A Dutch music video is playing and Bert is watching and singing along. It is set in a typical Dutch cafe and the music is upbeat and joyful. He tells me that all the people are Dutch from Brabant. He says people from Brabant are happy and full of fun. Maybe that is true. He is from Brabant. He is full of fun. He is happy.
The phone rings. I recognize the number. It is Jim. I am immediately apprehensive as Carol, his wife, has not been doing well lately.
“Hi Paula, it’s Jim. I have something for your blog.” No, I do not need to be worried as I can hear a smile in his voice.
“Oh, what have you got?”
He begins to laugh as he explains; “Well, it is about Carol’s mechanical cat.”
I start to smile as our group has been having some laughs about this cat since Carol got it. I should explain that this is a ‘comfort pet’. Comfort Pets are specifically manufactured to help people with various ailments deal with their illnesses. They have been a staple at children’s hospitals, cancer facilities, hospices for years but now they are also being made and used for helping persons with dementia. There is the talking parrot, the dog and the cat. They are both substitute companions and respite for caregivers. Being electronic they interact in a number of ways and exhibit behaviours congruent to their species. The parrot talks, the dog barks, the cat meows, purrs, cuddles and so on. They are huggable, amazingly lifelike and easy care as there is no litter, walking, feeding or any of the care and demands required by a real pet.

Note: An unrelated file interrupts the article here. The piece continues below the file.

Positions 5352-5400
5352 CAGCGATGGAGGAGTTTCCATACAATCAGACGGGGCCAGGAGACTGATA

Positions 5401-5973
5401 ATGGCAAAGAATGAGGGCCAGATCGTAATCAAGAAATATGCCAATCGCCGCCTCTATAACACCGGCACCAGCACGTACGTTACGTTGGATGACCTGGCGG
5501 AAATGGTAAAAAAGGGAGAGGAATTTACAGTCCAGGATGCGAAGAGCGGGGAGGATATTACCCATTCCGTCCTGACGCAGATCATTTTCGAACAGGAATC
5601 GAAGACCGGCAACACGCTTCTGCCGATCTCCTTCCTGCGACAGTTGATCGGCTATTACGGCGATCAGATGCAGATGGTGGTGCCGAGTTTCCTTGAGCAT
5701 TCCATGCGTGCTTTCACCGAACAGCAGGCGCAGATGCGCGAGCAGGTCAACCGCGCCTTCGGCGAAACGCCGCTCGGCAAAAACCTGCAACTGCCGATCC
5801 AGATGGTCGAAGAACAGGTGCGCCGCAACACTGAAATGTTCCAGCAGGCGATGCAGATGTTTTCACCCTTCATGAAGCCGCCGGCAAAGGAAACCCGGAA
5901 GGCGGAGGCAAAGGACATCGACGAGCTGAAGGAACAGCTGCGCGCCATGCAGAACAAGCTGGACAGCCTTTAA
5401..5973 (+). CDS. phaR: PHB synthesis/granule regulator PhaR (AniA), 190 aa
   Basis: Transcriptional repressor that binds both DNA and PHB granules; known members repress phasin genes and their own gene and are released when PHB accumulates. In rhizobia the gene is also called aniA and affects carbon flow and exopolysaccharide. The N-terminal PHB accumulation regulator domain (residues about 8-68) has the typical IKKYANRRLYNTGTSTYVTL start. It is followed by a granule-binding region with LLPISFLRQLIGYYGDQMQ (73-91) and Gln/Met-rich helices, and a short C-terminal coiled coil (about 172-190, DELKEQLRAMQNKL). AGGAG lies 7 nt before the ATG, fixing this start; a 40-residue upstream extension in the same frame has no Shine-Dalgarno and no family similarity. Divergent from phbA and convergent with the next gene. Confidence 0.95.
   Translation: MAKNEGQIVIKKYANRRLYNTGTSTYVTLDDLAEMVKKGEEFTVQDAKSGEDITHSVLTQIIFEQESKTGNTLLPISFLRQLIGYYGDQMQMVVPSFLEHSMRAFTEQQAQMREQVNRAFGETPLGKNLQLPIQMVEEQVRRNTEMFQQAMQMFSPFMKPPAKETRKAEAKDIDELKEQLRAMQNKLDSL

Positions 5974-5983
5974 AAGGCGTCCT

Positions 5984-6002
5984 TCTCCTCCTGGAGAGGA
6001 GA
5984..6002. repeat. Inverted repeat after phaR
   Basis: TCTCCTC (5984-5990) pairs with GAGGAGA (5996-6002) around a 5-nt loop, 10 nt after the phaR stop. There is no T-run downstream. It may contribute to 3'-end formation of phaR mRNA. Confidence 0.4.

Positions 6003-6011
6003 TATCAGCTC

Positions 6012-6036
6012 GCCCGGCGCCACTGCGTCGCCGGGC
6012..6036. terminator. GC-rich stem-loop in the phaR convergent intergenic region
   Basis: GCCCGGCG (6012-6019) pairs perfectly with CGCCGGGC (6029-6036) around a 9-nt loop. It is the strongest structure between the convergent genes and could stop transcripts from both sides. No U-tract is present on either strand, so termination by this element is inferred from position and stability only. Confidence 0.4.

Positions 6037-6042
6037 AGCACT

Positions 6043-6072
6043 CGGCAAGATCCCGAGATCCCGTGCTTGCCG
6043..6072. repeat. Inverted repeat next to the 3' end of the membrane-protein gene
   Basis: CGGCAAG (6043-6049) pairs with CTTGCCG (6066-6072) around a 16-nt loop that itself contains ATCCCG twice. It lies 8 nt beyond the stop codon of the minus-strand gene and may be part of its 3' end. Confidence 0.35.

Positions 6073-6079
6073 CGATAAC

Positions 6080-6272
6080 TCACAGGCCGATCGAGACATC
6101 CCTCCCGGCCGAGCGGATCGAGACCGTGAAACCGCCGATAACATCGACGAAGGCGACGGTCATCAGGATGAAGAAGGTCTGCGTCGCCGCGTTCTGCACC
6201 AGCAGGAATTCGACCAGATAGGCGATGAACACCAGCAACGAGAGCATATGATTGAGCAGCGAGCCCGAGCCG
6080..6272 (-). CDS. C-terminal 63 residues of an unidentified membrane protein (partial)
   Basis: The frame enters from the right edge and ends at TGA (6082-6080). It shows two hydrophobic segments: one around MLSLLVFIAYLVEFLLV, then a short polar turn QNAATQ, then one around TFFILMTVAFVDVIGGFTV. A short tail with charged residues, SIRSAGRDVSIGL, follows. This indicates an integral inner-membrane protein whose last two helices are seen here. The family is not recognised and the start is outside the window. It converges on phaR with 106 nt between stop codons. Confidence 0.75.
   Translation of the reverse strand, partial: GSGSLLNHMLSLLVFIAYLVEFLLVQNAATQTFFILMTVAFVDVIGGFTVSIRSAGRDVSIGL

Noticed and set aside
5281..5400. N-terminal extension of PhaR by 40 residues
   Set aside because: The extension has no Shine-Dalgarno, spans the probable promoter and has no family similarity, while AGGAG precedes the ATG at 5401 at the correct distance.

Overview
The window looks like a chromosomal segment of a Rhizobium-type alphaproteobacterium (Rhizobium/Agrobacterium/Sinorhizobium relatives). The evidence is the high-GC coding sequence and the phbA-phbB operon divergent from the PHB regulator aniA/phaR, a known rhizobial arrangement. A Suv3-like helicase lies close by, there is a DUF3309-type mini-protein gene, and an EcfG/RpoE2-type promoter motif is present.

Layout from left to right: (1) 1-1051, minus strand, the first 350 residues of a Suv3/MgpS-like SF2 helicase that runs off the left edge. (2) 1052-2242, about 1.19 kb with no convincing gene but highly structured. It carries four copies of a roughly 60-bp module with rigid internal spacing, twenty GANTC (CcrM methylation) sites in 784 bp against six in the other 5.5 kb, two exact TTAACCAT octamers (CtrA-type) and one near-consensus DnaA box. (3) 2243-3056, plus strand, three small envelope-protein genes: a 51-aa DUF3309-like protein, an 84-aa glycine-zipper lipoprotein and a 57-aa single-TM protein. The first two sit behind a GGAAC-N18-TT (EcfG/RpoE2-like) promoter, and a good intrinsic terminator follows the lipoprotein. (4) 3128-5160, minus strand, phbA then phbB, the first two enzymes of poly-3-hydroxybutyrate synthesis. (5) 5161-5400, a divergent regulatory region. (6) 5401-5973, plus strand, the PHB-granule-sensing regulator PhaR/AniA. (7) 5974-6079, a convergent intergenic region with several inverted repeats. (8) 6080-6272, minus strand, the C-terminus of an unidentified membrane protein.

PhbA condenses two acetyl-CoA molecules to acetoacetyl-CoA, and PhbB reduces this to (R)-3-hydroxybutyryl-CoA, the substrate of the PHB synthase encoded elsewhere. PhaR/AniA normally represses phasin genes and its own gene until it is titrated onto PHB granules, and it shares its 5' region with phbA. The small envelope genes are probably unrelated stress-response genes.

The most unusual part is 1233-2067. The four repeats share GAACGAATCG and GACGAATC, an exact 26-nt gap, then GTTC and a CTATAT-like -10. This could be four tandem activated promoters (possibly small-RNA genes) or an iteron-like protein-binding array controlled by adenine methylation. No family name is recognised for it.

“Carol goes to bed early, and the cat goes to bed with her” Jim continues. “When I turn in later, I first take the cat away, turn it off and put it away for the night. If I do not turn it off it will meow at intervals and disturb our sleep. I was fast asleep when I felt a scratching, a kind of stroking and tickling at my neck. Groggily, I tried to brush it away. The scratching came back and I felt Carol’s hand at my neck. She was doing the scratching, and she seemed to be getting frustrated and digging harder into my neck. Then the penny dropped. Carol was stroking the cat and was puzzled that the cat was not responding. Now I had to think quickly: ‘Do I purr, meow, stretch out lazily or what?’ I could not remember what the cat did when that particular sensor was stroked. I purred!”
Of course, by now we are both laughing so hard.
“Oh, well, at least you are a well loved comfort toy.”
“Yes. That I am.”
“Thanks, Jim. I am sure I will have a post from this.”
Laughter helps. On a not so good day a laugh will make it a little better. Just a few days earlier, Jackie was having a bad day. Jim called to tell her about returning home and noticing a large wet spot on the bed. On investigation, Carol admitted to ‘giving the cat a bath’. That made Jackie’s day. It did not solve her particular problem but it made it look less hopeless as she laughed. Jim thinks Carol has finally got it that the cat’s food is a battery. She had wanted to feed it. Next lesson is one or maybe twenty on you do not bathe a cat.
When the time comes I think I will get Bert a dog. I will have to weigh the pros and cons carefully. After all you do bathe dogs but as for food, thanks to Jim, I will start the training early about the battery as the only food required.
The Meander: My Lifeline group – Lifers- share our stories, our risible moments willingly. We are incredible support for each other and even more important, we are friends. We laugh a lot but never, ever at our loved ones. When we laugh we thumb our noses at this terrible and terrifying disease. It is our defiance and defense. Otherwise, we would cry.